Three leading European financial regulators want more powers to audit “digital operational resilience risks”.
The European Banking Authority (EBA), European Securities and Markets Authority (ESMA), and European Insurance and Occupational Pensions Authority (EIOPA) say pending legislation should “enlarge the scope of action” by “directly assigning them the necessary legal mandate” under proposed new legislation.
They were writing to the European Commission (EC) this month about the Digital Operational Resilience Act (DORA), which sets out key rules governing ICT risk management, incident reporting, testing and oversight.
DORA forms part of a digital finance package on September 24, 2020. Under it, the three so-called European Supervisory Authorities (ESAs), would have the power to request information, conduct off-site and on-site inspections, issue recommendations and requests, and impose fines in certain circumstances.
It notes that “The Union needs to adequately and comprehensively address digital risks to all financial entities stemming from an increased use of ICT in the provision and consumption of financial services. Operators in the financial sector are heavily reliant on the use of digital technologies in their daily business and it is therefore of utmost importance to ensure the operational resilience of their digital operations against ICT risks. This need has become even more pressing because of the growth in the market for breakthrough technologies.”
Digital Operational Resilience Act: “Enlarge our scope of action”, say ESAs.
“Successful implementation of this EU-wide oversight framework requires granting the appropriate powers and mandate, along with the necessary resources and expertise”, the three said.
“It is essential for the oversight framework to clearly attribute the legal responsibilities that arise. Equally, the framework should sufficiently enlarge the scope of action of the ESAs by directly assigning them the necessary legal mandate in the legislative text”, they added in the letter.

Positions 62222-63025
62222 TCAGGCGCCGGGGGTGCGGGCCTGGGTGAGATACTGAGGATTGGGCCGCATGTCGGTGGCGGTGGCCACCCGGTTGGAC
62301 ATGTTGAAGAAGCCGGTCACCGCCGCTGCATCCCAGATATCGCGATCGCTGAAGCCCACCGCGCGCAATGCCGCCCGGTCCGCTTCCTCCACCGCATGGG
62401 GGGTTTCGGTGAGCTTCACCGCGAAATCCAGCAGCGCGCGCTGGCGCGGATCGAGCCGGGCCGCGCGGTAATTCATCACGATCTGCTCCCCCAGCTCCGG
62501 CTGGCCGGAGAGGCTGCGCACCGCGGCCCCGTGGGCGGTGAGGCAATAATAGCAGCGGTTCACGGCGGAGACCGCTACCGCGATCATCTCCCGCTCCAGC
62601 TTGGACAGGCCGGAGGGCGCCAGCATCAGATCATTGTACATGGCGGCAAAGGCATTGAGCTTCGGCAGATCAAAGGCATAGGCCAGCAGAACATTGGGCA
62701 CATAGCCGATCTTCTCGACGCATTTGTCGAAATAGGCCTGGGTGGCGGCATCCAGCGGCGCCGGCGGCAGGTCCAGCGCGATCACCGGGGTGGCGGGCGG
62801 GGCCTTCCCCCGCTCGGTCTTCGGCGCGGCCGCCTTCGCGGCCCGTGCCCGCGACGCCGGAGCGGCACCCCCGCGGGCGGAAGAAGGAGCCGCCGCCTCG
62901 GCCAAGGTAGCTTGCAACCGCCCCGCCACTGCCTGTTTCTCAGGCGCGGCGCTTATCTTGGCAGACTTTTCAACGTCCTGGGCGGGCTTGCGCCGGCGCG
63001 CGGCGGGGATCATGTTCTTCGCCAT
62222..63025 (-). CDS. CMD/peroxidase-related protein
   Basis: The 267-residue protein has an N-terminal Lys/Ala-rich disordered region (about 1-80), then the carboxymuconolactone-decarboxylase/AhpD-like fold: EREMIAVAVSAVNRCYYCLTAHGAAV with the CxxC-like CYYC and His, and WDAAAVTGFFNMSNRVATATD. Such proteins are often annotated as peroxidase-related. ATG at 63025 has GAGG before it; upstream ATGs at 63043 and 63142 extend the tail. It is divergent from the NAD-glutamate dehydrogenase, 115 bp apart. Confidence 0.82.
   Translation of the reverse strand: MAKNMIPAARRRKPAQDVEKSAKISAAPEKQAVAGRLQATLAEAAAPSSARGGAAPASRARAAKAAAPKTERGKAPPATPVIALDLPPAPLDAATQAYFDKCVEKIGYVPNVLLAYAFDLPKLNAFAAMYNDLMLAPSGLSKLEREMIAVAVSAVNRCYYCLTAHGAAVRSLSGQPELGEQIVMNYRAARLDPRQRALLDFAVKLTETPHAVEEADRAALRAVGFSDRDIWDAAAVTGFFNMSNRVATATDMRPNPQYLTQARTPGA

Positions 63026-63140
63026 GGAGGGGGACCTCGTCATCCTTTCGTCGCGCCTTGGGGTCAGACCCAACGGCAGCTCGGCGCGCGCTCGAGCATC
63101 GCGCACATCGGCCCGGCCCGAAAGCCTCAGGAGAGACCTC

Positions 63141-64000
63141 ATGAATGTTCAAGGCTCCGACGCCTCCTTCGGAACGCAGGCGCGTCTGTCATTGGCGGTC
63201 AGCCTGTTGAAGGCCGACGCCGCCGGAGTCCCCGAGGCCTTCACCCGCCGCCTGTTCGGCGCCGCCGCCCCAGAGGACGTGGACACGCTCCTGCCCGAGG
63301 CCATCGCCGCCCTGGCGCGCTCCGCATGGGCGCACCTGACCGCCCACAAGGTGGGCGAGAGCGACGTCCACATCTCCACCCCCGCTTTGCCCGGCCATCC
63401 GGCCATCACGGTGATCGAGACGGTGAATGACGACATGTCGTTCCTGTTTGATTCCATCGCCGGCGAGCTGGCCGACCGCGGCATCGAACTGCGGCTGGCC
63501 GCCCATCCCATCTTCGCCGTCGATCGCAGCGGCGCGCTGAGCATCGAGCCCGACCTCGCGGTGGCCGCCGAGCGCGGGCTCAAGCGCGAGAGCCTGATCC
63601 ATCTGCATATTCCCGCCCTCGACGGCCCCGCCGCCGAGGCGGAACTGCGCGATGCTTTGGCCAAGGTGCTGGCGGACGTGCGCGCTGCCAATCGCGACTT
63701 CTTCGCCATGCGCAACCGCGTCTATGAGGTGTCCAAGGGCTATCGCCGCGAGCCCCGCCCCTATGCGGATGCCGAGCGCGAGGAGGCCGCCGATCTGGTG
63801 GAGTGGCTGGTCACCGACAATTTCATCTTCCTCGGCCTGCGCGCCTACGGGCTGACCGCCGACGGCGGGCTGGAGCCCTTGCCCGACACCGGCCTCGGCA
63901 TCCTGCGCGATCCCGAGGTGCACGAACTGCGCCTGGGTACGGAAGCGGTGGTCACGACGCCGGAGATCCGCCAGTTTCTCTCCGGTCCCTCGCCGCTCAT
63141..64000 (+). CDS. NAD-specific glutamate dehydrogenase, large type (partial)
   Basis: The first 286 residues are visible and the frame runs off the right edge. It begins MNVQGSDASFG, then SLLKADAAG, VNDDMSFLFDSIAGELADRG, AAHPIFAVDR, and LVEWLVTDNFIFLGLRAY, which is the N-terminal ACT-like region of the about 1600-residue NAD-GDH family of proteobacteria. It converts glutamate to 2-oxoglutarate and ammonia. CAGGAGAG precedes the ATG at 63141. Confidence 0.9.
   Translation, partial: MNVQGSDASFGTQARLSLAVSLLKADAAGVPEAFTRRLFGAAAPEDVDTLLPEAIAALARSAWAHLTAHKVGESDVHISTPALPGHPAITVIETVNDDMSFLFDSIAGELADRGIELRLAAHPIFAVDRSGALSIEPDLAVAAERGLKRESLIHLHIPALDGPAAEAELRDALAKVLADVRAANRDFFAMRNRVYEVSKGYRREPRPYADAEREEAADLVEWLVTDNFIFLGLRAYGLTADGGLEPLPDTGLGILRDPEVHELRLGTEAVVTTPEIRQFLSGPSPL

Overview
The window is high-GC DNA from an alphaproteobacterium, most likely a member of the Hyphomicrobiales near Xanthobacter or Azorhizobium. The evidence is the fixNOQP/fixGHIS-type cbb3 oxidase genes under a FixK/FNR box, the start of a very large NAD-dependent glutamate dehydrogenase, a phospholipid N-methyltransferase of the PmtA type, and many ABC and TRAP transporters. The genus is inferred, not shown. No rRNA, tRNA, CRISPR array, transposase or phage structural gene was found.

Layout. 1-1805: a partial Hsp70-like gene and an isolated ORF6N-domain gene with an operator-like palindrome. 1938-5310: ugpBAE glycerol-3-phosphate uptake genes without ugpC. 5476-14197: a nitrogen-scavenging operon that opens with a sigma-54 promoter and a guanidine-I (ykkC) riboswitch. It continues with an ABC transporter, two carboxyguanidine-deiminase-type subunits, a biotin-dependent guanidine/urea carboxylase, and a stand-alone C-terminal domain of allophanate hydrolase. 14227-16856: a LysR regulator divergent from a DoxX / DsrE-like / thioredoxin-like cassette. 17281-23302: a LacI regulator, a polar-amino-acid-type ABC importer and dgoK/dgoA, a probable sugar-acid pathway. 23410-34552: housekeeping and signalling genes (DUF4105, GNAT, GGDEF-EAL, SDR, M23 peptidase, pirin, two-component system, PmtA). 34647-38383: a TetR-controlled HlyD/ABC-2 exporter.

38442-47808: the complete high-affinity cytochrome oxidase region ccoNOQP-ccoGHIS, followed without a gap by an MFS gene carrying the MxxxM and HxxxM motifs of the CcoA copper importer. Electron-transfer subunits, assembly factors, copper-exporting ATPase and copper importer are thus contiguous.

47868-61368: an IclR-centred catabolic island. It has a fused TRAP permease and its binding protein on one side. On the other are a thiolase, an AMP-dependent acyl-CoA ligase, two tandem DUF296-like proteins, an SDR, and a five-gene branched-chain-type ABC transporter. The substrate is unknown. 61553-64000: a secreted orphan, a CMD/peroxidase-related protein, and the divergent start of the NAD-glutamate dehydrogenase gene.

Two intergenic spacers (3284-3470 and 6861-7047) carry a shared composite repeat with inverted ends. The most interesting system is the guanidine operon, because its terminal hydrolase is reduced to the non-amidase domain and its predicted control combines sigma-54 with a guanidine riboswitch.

Gabriel Bernardino, José Manuel Campa, and Steven Maijoor, the ESA chairs, noted in their February 9 letter that DORA raises “challenges on the practical functioning of the oversight framework”, with regulators likely to “face challenges from a technical capacity and expertise perspective” as they “discuss and address quite technical IT issues related to the oversight activities”.
They proposed the creation of a joint-ESAs executive body to help run the oversight, while warning the EC that its current proposals suffered as the result of a “mismatch” between the powers is bestowed them to conduct their oversight and “lack of powers” when it came to following up on their recommendations. This gap poses a significant challenge to the “effectiveness and soundness of the enforcement mechanism” they warned crisply, calling for greater staffing resources.
Luke Scanlon, who specialises in financial services and technology law at law firm Pinsent Masons, noted: “The letter highlights that there is still a long way to go before the text of DORA can operate as a clear unified framework for governing ICT third party risk at EU level.”